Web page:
Starting with the 2018-19 season, the women’s game in England will get a significant boost in the quality of play, due to a recent decision by English football’s governing body that will required clubs in the top tier to be full-time professional clubs (as opposed to part-time, like a few of them currently are).
The FA plans to restructure the women's football pyramid at the elite level: https://t.co/q5tV5kIYUI— The FA (@FA) September 27, 2017
The ruling will allow the league to potentially expand to fourteen teams (from ten currently), but the new criteria for full-time membership in the top tier will demand more commitment to the sport from club and players. For example, players will be required to have at least sixteen hours per week committed to their team. In addition, clubs must meet a minimum amount with regards to financial investment and must also develop an academy. These are already benchmarks that CLFC meets, and should encourage many others to join in taking the women’s side of the sport with a greater degree of seriousness and dedication.
Perhaps those sitting in the seats of power which govern England’s beautiful game have heard the call from Chelsea Ladies manager Emma Hayes to work on the commercialization of the women’s sport. She spoke to Sky Sports ahead of last season with regards to the need for increasing the revenue streams associated. A heating up in the discussion of branding for the league has followed, and the FA commented that they would be pursuing that option further. It is likely only a coincidence that much of the language in the FA’s decision mirrors the comments from Hayes published a year before, but her voice certainly would hold some weight in this debate.
Regardless, by November 10th, clubs which are currently in the top division and wish to remain under the new set of requirements must reapply for membership. Clubs not currently in the WSL1, such as Tottenham, will be applying in the spring. For some clubs, this will be an immense strain on their resources; Yeovil Town, for example, will need to raise £350,000 in order to submit their club for consideration for inclusion in the top flight. Some might argue that this will only maintain the top-heavy nature of the current WSL setup. To some degree this is most certainly true. However, the new regulations also contain Financial Fair Play stipulations, and crucially, the imposition of a squad cap. No longer will top teams be able to hoard all of the best talent, especially as full time positions become more widely available.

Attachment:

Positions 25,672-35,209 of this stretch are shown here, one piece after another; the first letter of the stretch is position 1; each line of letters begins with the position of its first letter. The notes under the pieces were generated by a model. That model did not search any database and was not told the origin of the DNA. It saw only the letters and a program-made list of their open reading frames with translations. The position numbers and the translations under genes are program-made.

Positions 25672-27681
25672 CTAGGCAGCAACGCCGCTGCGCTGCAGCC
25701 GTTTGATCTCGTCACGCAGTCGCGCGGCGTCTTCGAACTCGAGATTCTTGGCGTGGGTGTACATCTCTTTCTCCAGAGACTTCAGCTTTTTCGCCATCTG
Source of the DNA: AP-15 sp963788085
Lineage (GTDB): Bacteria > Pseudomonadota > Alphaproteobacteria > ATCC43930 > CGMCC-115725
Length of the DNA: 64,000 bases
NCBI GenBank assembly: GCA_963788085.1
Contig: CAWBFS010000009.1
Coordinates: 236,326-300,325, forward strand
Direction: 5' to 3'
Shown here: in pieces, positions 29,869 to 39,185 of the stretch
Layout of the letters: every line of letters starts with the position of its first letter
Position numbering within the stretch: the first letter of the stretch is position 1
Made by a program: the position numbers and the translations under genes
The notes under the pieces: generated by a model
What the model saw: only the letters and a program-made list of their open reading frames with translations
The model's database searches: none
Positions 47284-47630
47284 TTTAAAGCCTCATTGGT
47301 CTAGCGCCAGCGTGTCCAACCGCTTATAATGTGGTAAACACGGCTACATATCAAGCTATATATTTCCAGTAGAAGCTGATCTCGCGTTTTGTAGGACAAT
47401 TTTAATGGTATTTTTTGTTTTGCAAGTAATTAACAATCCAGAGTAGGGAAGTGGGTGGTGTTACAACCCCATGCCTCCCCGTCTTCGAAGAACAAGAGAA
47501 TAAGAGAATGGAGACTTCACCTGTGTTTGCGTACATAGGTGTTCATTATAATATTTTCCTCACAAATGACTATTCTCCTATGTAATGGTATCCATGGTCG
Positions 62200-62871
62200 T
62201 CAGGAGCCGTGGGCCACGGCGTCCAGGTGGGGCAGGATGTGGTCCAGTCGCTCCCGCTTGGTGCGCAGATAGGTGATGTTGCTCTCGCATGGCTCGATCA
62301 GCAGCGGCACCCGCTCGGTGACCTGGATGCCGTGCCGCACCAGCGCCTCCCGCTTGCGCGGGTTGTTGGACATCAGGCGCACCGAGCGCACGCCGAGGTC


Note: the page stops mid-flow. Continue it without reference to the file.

The reality is, a league composition that is fairly similar to the men’s side of the game is almost inevitable. Those with the most resources have the most power and thus, the most say. That women’s clubs are associated with men’s clubs links the fates of the two together. Some will say this is a bad thing for football. Nevertheless, without a concentration of talent and an increase in the level of competition, the women’s sport has no chance to thrive. With these new requirements in effect, the game as a whole prospers, and the hope is that a rising tide will raise all ships.